Icelandic artist Katrín Sigurdardóttir (born 1967) has created two new sculptural installations specifically for the Metropolitan Museum of Art. She is known for her highly detailed renditions of places, both real and fictional, that often incorporate an element of surprise.
“Boiserie” (2010) by Katrín Sigurdardóttir. Courtesy of the artist. Photograph by Bruce Schwarz, the Photograph Studio. Copyright: The Metropolitan Museum of Art.
Entitled “Boiseries”, the installations are full-scale interpretations of 18th-century French rooms preserved at the Metropolitan Museum, one from the Hôtel de Crillon (1777-1780) on the Place de la Concorde, Paris, and the other from the Hôtel de Cabris (ca. 1774) at Grasse in Provence, a press release explains.
Visitors to the Lila Acheson Wallace Wing’s south mezzanine gallery will encounter one Boiserie as the exterior of an enclosed chamber.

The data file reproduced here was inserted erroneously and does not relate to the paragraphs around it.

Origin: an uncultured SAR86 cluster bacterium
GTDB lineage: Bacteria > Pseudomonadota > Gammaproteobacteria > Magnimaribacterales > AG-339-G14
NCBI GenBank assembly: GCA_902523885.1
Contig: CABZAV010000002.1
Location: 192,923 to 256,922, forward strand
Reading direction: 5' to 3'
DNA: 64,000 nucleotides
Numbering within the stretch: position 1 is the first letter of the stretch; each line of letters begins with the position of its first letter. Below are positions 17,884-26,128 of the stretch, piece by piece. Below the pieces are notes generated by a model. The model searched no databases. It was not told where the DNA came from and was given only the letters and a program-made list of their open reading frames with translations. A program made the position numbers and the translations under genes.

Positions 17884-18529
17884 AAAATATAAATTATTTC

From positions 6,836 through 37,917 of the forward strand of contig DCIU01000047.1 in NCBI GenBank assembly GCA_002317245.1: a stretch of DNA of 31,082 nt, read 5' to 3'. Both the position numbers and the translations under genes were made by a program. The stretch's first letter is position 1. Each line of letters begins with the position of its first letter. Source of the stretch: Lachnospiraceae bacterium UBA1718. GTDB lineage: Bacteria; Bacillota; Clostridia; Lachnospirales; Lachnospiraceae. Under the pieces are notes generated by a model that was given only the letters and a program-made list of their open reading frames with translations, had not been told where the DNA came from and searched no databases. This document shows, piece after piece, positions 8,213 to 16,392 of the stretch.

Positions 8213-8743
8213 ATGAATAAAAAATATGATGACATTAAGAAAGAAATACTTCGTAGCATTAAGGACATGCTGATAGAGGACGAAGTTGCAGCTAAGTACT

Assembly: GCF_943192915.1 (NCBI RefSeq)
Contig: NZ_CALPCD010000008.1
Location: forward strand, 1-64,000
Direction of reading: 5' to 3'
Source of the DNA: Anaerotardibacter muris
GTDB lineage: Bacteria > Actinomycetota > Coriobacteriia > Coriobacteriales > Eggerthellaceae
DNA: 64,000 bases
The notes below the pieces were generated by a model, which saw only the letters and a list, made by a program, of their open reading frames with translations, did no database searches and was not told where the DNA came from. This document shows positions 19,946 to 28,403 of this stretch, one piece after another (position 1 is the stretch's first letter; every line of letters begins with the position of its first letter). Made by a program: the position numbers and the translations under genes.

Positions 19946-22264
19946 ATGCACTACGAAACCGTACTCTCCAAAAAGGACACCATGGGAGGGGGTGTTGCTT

Looking through surveillance mirrors, they will be able to see inside the room that Sigurdardóttir has created, complete with replica furniture based on the Hôtel de Crillon period room in the Museum’s Wrightsman Galleries.
In contrast, visitors to the north mezzanine gallery will be invited to walk among panels of the second Boiserie, based on the Hôtel de Cabris period room, where Sigurdardóttir has altered scale and proportion to create something akin to a folding screen rather than an enclosed space.
Katrín Sigurdardóttir at the Met is organized by Anne L. Strauss, Associate Curator of Modern and Contemporary Art. The exhibition runs until March 6, 2011.